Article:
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Buyers and Sellers

This post is important.

If you want to buy something, there will be someone willing to sell it to you. That is pretty straightforward.

Here is the twist. The person who wants to sell something, will do things to make you want to buy it. That is called marketing. Again, this is pretty straightforward.

But here is the catch. The people who market things are pretty sophisticated. They prey on your emotions and feelings.

Why drink beer? Because it will make you popular and hot women will like you.

Why smoke? Same answer.

Why drive expensive sports cars? Same answer.

Your wife will love you more if you give her a big diamond ring. She'll love you even more if you give her a diamond necklace too.

Every day, all day, we are bombarded by messages, some subtle and some not so subtle, designed to make us want to buy things.

Karate. The same applies.

You need to buy this special Karate gi because it will make you popular and hot women will like you. OK, well maybe that is not quite right. But if you buy this gi you will look legitimate and skilled because only legitimate and skilled people wear it.

You need to be certified by such and such association so that you will be legitimate and people will respect you.

You need this special title -- same reason.

You need to join this certain dojo because only the winners go there.

You need to enter tournaments (and spend time and money doing so) because it will make you a winner, legitimate, respected, etc.

It goes on and on. Day after day, all the time.

If you want to buy something, there will be someone willing to sell it to you. The person who wants to sell something, will do things to make you want to buy it.

If you need something, you need to buy it. There is nothing wrong with that. I buy things all the time. But you should ask yourself, "Why do I need this and why do I want this particular product... what do I expect to get by buying it?"

You need to examine your motivations. Are you buying it because you need it or because someone has made you think that you need it? This is hard.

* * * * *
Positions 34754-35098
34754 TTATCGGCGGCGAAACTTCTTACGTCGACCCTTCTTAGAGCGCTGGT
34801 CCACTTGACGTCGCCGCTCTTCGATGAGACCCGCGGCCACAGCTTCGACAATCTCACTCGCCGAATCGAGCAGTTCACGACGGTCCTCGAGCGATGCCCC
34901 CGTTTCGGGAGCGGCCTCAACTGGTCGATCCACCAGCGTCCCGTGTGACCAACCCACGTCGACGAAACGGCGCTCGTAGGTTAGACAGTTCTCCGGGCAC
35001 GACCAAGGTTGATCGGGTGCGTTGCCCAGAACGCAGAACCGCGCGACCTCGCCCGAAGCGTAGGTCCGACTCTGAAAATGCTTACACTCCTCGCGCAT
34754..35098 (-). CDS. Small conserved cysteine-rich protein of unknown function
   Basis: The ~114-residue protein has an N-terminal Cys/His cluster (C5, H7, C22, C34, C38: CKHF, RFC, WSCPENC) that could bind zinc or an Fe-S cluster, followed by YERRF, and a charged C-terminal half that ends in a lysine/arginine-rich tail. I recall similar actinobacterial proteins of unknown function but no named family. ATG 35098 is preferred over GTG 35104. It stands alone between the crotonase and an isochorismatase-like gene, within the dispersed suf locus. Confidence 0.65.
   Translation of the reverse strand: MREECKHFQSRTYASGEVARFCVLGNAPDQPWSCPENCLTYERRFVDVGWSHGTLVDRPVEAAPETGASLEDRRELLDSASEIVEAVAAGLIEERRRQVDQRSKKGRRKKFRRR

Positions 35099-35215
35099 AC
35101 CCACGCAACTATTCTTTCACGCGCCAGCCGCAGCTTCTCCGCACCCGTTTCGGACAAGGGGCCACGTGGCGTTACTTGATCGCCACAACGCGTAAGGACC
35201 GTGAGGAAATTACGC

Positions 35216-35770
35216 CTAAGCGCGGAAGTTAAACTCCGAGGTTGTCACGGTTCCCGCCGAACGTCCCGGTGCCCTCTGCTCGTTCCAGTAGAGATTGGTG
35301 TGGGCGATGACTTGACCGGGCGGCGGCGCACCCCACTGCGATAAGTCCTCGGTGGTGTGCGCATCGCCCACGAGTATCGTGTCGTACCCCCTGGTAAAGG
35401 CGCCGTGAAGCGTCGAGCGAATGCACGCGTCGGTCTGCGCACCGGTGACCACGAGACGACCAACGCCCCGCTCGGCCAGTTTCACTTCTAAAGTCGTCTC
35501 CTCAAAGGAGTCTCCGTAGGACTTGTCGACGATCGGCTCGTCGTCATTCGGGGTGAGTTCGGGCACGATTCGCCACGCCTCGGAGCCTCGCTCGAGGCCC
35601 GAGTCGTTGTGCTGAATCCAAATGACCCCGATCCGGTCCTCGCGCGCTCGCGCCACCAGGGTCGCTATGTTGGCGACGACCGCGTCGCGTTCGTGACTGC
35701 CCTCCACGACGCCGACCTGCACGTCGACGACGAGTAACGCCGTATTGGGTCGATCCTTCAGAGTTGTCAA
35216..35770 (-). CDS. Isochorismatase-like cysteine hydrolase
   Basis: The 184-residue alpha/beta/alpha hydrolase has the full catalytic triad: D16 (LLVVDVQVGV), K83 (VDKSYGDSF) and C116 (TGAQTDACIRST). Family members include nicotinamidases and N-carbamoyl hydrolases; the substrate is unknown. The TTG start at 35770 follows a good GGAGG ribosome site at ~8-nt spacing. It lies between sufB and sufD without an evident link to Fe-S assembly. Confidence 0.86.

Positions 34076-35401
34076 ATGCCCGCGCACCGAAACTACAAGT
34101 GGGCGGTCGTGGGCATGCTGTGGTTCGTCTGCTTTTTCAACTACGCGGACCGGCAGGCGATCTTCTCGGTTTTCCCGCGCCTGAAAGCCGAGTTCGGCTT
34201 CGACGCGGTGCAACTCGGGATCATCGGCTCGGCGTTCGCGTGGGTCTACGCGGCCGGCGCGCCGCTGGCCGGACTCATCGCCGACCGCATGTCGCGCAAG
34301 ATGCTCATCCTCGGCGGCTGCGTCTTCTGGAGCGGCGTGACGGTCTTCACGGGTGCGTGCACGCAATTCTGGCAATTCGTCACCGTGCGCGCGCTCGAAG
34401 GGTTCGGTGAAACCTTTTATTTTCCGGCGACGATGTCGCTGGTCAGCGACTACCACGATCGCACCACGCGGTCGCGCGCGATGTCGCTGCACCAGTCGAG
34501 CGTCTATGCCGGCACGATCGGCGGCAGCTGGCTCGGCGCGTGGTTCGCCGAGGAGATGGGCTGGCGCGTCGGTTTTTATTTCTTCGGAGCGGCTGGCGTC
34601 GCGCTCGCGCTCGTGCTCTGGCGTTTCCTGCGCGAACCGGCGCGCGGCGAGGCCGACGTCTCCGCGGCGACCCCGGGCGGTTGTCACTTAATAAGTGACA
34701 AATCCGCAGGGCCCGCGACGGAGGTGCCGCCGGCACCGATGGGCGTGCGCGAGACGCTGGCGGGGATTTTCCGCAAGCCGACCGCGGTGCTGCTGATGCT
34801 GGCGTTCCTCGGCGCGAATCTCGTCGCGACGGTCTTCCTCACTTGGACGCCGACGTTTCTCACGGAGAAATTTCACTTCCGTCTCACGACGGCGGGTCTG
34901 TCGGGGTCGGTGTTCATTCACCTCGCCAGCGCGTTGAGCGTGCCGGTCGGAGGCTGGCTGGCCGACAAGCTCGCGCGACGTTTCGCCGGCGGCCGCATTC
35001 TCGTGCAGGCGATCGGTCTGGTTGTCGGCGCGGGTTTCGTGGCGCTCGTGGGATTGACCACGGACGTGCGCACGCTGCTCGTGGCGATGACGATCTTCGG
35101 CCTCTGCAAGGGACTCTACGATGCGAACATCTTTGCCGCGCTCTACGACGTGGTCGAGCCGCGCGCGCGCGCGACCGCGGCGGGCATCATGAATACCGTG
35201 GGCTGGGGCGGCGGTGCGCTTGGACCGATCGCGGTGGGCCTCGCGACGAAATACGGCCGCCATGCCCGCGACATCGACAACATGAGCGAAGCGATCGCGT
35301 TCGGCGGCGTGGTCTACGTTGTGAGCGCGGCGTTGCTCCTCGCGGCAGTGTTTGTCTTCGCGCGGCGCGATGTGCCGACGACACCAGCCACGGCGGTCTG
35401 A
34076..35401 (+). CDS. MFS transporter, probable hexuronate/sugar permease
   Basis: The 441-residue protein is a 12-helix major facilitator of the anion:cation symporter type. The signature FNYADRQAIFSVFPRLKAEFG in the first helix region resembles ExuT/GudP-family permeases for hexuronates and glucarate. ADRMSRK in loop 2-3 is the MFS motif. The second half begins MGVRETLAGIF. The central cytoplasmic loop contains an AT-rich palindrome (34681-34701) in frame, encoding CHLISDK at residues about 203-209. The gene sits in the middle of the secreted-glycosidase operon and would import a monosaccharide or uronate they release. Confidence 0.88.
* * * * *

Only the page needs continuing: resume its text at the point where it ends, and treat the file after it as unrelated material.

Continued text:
In Karate, you have to ask why you are doing what you are doing and buying what you are buying. We know why people sell, but do we know why we buy?

If you join this dojo, you will be a winner because the head instructor won a big tournament many years ago. OK, we all want to be winners, right? But can you go back in time and win the same tournament? Can you expect to win tournaments today? And if you do, will that make you a winner? What if the head instructor is also a drunk, drug addict, philanderer, liar, cheat...? Do you want to be those things too, or just a winner? A winner of what?

You can take almost any aspect of Karate and there will be a possible buy/sell aspect to it. In some ways you cannot help it -- but you can be clear about it. You can be clear about why you are doing things.

There are people who want to sell Karate things. There are also many fine, dedicated and sincere Sensei who teach out of the kindness of their hearts and charge only a reasonable tuition. They are not trying to sell anything -- it seems more like they are giving it away. Business is a necessity. There is nothing wrong with it. But there is a big difference between selling good medicine and snake oil (kids: in the old days, traveling salesmen would sell snake oil as a cure for all ills).

Again, if you want to buy something that is entirely up to you. I buy lots of things. What I am saying is that you should be clear about why you are buying it. You should be clear about the marketing that might have influenced your purchase. You should make sure that you are doing what you want to do based on a rational assessment of the product and its value to you.

How much is a dojo license worth to you? How much is a dan certificate worth to you. How much is a pair of sai worth to you? What are your expectations about purchasing these items? Will they make you better somehow? If so, how?'

How, why? Ask yourself questions. Try to be aware of the marketing that has been directed toward you.

Respectfully,

Charles C. Goodin